October 18, 2006

Iraqi prime minister and the militias

There was a news story reported by the Associated Press today that concerns me. "Iraq orders US to release Shiite activist" details the release of a senior member of Muqtada As-Sadr organization at the "order" of Iraqi prime minister Nuri Al-Maliki.

According to the story, Shaykh Mazin As-Sa'di was detained by American forces in the heavily Shi'a Al-Kazimiyah section of Baghdad. A spokesman for As-Sadr claimed that the shaykh was arrested to provoke his jaysh al-mahdi (Army of the Mahdi) militia in to an armed confrontation. He further said it will not work because As-Sadr has counseled restraint. As well he should - the last time he tried an armed confrontation with U.S. forces (May 2004 in An-Najaf), his militia was decimated.

What is more disturbing is the prime minister's reluctance to confront any militia in general and the As-Sadr militia in particular. This further plays into the Sunni disdain for Al-Maliki, who they openly refer to as "the Iranian." Al-Maliki is a devout Shi'a and a member of the Dawa' party, pro-Iranian Shi'a hardliners.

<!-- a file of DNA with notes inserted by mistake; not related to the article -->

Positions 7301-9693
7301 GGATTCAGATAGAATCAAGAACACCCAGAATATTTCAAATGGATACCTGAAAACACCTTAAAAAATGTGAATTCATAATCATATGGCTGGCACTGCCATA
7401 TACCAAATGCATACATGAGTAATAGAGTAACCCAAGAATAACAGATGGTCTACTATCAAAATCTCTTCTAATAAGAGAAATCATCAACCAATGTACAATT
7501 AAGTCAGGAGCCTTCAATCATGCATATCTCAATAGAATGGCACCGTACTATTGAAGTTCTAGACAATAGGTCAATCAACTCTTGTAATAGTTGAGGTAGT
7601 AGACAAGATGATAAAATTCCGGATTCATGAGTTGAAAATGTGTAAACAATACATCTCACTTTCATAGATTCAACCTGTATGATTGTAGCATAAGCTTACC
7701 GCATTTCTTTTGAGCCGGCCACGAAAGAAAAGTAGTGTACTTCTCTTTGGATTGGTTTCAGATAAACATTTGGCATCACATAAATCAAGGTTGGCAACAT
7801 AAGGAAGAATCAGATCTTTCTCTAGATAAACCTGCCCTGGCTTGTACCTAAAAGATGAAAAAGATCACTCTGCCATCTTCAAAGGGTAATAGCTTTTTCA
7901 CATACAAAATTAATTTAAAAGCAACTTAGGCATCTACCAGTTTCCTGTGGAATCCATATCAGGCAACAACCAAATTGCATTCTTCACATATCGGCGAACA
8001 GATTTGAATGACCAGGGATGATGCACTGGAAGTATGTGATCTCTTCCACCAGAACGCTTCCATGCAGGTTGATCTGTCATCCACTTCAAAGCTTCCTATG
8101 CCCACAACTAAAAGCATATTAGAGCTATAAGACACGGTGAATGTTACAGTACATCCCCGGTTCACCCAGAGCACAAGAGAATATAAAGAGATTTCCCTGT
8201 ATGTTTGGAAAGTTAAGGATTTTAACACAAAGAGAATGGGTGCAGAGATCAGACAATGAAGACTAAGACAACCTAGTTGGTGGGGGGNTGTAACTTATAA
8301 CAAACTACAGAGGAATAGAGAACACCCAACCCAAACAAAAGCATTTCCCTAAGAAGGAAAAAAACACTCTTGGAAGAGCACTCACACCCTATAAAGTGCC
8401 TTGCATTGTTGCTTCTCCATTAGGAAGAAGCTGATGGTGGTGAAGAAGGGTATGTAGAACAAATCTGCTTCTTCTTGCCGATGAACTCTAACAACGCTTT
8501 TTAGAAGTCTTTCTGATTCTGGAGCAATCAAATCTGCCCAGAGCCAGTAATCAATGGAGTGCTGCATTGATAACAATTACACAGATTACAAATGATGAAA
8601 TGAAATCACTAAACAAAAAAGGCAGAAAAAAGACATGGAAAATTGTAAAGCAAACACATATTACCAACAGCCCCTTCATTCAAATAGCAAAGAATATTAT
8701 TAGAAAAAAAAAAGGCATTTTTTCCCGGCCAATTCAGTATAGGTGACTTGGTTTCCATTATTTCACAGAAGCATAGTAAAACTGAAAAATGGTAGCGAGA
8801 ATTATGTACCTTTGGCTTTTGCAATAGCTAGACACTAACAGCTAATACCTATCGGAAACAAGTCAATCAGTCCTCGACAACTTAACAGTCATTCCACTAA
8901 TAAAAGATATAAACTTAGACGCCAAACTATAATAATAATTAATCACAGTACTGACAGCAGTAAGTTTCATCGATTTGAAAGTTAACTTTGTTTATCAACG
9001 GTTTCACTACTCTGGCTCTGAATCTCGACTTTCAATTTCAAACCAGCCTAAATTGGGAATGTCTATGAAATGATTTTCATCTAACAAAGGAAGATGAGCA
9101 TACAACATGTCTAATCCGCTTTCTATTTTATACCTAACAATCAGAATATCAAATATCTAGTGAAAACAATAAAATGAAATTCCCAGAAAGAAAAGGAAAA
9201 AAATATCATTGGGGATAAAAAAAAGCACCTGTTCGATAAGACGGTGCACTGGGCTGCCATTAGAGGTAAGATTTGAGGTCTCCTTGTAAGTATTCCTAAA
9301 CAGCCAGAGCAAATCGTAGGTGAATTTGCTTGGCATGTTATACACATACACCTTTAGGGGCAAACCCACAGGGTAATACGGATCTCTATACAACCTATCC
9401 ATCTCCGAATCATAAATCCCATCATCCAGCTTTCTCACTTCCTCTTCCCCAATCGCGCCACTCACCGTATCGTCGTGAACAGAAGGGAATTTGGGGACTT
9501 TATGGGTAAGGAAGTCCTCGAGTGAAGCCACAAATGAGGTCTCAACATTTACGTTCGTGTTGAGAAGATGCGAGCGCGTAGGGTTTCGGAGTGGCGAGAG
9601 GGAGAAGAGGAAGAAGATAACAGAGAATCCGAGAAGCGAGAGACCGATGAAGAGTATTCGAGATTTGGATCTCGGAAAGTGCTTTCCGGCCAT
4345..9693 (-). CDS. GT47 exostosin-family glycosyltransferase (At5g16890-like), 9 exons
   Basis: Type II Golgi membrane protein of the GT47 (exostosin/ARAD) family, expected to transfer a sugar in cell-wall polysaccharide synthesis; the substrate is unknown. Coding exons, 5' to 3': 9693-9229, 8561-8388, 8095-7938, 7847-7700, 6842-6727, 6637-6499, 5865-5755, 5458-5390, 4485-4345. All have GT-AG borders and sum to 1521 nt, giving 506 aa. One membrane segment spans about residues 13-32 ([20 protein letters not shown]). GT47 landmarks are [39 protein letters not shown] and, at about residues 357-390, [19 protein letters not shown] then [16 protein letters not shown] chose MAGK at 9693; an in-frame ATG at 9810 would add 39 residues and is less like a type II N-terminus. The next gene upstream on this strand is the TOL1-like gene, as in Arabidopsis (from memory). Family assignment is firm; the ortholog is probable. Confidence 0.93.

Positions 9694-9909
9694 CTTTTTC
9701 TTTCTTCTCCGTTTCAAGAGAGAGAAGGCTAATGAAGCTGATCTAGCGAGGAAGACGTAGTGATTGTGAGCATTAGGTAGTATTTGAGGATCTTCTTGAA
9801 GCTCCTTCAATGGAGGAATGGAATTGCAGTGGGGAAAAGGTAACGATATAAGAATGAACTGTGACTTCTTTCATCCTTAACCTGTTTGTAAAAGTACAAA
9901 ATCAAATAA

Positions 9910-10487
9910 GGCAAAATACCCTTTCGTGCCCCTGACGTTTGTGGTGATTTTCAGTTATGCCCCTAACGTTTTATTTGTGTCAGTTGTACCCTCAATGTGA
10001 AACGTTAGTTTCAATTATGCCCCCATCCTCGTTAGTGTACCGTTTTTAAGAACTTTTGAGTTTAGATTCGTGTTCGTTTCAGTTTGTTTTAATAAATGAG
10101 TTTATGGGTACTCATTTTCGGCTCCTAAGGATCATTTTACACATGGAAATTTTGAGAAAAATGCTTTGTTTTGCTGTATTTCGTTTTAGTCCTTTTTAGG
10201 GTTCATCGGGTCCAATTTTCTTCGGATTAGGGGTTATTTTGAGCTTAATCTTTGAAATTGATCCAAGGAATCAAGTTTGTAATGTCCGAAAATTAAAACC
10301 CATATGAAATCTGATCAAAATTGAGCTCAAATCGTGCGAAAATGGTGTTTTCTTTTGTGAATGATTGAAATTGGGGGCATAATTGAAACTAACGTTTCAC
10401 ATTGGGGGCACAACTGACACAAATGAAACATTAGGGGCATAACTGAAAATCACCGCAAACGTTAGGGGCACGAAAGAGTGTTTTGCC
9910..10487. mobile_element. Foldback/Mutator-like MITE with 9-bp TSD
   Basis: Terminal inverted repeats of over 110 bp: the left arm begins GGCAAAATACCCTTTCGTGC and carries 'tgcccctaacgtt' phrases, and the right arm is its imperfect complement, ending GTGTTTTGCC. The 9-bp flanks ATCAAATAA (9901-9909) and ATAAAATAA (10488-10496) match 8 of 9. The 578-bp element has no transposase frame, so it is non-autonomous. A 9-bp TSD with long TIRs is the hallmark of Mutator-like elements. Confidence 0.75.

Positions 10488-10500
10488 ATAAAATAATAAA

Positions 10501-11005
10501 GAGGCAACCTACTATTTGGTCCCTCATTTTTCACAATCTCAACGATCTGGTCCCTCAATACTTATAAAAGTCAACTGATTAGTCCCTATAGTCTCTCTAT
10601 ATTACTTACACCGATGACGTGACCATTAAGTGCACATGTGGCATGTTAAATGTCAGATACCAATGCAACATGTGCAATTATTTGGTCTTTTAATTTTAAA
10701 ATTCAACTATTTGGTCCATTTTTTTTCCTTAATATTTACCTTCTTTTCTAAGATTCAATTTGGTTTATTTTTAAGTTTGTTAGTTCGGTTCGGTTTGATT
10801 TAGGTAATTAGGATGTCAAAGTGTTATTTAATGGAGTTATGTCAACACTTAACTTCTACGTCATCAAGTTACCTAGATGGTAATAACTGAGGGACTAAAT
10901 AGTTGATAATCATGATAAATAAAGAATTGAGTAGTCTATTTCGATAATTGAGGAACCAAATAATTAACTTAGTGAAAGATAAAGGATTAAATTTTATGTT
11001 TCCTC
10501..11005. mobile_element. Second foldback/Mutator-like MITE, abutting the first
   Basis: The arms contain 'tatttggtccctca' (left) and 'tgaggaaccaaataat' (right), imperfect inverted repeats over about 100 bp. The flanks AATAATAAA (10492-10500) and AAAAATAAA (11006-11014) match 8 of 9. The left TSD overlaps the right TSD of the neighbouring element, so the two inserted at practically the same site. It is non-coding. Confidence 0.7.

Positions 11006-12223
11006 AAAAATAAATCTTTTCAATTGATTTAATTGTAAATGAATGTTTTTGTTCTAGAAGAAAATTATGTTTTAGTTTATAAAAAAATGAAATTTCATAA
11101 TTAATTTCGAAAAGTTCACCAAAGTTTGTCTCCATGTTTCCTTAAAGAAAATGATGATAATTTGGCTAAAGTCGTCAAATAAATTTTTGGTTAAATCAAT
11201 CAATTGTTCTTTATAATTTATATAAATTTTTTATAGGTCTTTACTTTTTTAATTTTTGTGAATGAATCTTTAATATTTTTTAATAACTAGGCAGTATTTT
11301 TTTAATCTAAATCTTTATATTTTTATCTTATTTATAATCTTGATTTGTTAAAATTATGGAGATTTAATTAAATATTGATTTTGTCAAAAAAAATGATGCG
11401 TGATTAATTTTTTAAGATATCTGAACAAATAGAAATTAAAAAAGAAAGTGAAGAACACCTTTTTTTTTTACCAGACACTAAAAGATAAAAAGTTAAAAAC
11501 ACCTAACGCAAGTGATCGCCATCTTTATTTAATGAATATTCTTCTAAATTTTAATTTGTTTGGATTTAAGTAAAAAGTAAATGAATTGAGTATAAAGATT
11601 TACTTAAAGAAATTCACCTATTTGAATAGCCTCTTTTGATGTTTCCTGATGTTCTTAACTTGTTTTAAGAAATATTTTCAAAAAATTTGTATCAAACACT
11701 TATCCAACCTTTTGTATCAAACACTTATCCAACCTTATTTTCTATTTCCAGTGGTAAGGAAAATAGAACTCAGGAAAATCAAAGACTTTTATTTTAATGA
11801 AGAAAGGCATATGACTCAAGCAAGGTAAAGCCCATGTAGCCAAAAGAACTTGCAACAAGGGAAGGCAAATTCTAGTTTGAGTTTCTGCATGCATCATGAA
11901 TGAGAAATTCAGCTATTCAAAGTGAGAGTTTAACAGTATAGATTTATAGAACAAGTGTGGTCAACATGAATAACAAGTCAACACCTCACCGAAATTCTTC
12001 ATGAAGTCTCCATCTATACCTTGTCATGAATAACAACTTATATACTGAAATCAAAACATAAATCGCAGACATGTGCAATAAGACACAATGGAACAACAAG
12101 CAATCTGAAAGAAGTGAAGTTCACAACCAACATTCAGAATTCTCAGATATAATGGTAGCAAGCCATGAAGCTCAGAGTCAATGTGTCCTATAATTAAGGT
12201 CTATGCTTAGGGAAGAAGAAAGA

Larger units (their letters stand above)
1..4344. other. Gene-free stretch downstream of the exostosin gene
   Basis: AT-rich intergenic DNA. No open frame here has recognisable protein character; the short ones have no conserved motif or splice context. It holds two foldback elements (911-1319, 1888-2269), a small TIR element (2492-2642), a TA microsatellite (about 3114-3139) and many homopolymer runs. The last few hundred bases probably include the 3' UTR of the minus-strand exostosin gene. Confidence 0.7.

As far as militias in general, he openly disagrees with the commander of U.S. forces in Iraq, General George Casey. Casey is on record that the militias - all militias - must be disbanded. He has relayed that belief to Al-Maliki where is seems to have fallen on deaf ears. Casey claims that Al-Maliki understands that the militias need to be disbanded, just not now. Based on my experience with the Iraqis (and Arabs for that matter), this bukrah (tomorrow) attitude is in essence a "no."

This is troubling. Many observers believe that the As-Sadr militia is one of the main factors in the increasing sectarian violence that threatens to plunge Iraq into an all out civil war. American forces are being caught in the crossfire, as well as possibly being directly targeted by these Shi'a hardliners.

In the past, Al-Maliki has bristled following American raids into Sadr City, a strong hold of the Jaysh Al-Mahdi, at one point apologizing for such a raid and promising that it would not happen again.

Meanwhile, Baghdad remains a sectarian battleground. It's time for Al-Maliki to start being part of the solution instead of part of the problem. Otherwise, he has to go.